My parents live in Southern California, specifically the Oak Ridge modular home community in Sylmar, CA. But I guess "live" should be in the past tense because as of yesterday, that community (as you can see in the photos below) was destroyed by a wildfire.
Late at night, and with only a half-hour to pack their most critical possessions they literally fled for their lives, leaving behind what may have been their most prized possession - the community.
Oak Ridge was a community of 600 modular homes that set against the foothills north of Los Angeles. It was a beautiful, if modest, community of well kept-up homes and yards. MANY of the residents were seniors on fixed incomes. In one article from the L.A. Times, two of the residents, former LA Unified School District bus drivers, spoke of pooling their savings to buy one of the homes so that they could retire there.
My parents were very active in the community. My Mom was involved in much of the planning of community activities including holiday events, parades and even the occasional bingo night. My Dad was involved as well including leading the recycling effort. They cherished the friendships they developed in the many years they lived there.
On Friday night, about 11:00 pm the call went out. A fast-moving fire was advancing toward Oak Ridge. My parents literally had a half an hour to get out. Some people had so little time they couldn't even get in their cars and had to be driven out by fire trucks. My parents took their cars and spent a sleepless night in the Wal-mart parking lot in Santa Clarita. In the morning they drove up to my aunt's house for refuge.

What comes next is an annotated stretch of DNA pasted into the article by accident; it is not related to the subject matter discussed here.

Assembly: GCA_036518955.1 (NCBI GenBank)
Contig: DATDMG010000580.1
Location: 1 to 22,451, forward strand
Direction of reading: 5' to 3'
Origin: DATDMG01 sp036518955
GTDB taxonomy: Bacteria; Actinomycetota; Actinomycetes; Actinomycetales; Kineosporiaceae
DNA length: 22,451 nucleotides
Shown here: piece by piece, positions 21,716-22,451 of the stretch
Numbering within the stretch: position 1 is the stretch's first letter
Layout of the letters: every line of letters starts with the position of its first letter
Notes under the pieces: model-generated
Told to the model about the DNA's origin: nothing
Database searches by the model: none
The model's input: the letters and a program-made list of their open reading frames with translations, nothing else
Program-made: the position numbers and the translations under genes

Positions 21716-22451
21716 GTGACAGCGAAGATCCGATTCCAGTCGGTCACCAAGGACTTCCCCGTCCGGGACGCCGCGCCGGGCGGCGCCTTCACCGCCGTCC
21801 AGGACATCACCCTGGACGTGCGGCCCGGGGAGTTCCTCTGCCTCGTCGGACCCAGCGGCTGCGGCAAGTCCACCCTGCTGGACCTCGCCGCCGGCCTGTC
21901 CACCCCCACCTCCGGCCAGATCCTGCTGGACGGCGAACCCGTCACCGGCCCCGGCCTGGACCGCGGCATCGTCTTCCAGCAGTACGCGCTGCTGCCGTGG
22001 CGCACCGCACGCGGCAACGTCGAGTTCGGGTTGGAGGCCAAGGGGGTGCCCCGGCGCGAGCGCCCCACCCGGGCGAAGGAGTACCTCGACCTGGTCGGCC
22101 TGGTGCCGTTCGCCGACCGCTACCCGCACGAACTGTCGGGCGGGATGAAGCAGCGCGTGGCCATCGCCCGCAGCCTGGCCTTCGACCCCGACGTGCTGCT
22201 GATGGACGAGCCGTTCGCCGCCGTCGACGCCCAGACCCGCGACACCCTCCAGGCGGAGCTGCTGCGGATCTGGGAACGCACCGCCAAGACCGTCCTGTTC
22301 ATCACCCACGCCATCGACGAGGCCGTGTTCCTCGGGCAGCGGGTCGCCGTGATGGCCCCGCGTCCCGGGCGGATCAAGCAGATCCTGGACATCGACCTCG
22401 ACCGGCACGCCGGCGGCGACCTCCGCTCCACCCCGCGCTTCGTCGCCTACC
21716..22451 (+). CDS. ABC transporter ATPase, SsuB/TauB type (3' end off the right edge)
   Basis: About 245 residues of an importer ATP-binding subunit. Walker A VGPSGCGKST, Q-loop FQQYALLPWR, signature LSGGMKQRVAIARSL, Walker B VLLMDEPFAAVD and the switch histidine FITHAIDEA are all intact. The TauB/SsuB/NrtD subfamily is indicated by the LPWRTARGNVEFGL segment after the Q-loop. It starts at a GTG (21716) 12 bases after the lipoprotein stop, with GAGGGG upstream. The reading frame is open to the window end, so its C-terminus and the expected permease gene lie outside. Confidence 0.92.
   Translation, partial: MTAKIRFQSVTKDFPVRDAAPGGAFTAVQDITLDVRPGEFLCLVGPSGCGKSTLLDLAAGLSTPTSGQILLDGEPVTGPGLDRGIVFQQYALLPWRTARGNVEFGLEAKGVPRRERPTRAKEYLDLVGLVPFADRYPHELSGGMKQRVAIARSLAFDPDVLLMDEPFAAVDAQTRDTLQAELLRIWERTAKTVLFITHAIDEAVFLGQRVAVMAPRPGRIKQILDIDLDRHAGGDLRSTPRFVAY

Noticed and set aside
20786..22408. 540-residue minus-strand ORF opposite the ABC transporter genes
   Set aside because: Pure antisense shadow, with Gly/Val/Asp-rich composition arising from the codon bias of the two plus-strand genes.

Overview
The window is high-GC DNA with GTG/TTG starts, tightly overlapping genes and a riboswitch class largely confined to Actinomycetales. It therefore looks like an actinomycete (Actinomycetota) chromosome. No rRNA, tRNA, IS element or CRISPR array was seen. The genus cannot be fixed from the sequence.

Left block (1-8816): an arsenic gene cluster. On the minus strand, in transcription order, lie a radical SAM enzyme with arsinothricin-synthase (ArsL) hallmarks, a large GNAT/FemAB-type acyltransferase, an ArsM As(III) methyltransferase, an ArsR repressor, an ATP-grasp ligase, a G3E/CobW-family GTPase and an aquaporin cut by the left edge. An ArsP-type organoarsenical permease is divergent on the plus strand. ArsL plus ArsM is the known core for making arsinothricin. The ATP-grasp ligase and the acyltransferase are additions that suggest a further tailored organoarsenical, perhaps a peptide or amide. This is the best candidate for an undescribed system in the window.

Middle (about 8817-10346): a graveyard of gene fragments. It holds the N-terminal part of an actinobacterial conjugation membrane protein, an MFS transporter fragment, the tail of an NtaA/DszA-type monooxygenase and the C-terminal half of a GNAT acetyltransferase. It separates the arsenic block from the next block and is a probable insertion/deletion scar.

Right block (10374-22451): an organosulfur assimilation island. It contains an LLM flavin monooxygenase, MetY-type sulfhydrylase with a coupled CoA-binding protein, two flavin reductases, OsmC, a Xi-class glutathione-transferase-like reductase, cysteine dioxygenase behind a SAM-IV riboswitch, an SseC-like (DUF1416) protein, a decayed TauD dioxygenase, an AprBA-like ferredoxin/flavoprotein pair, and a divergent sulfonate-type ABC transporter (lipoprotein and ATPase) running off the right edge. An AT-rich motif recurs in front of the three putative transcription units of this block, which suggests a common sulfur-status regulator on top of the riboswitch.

From the L.A. Times website, here is an overhead shot of the community after the fire. All those gray-black rectangles? Homes completely burned down. In total more than 500 homes destroyed, 50 damaged. These are the most homes destroyed in a fire in Los Angeles County since 1961.
I spoke (and cried) with my Mom and Dad several times last night. On the last call, my Mom, completely exhausted because they didn't sleep a wink, talked about going to the shelter where many of the residents fled to. "I have to go, that's where my friends are." she said to me. She also mentioned the cherished Christmas Spode collection, lost forever. And that's what happens in events like this, a memory comes to you of a cherished possession and now you know it's gone forever. In their late 60's they're starting over.
I know this diary isn't really about politics, but as I know too well, this community, the Daily Kos community, also knows and appreciates that life goes beyond the machinations of politics.
And those two retired bus drivers? As one of them stated in the aftermath:
"My street -- ashes," Pogacnik said, crying uncontrollably. "It was the Beverly Hills of mobile home parks. . . . We had a view, trees, a yard and neighbors. We felt so safe there. It was a perfect place for an old retired woman."
From the LA Times photo gallery
UPDATE: Thank you so much for the kind words and the recommendations. I'd also like to mention my wonderful husband who is on the road right now (we live in Colorado) to L.A. to help out my parents with the next steps in their lives. And please recommend this liveblog about the SoCal fires.
ANOTHER UPDATE: Video of residents from Oak Ridge: http://www.latimes.com/...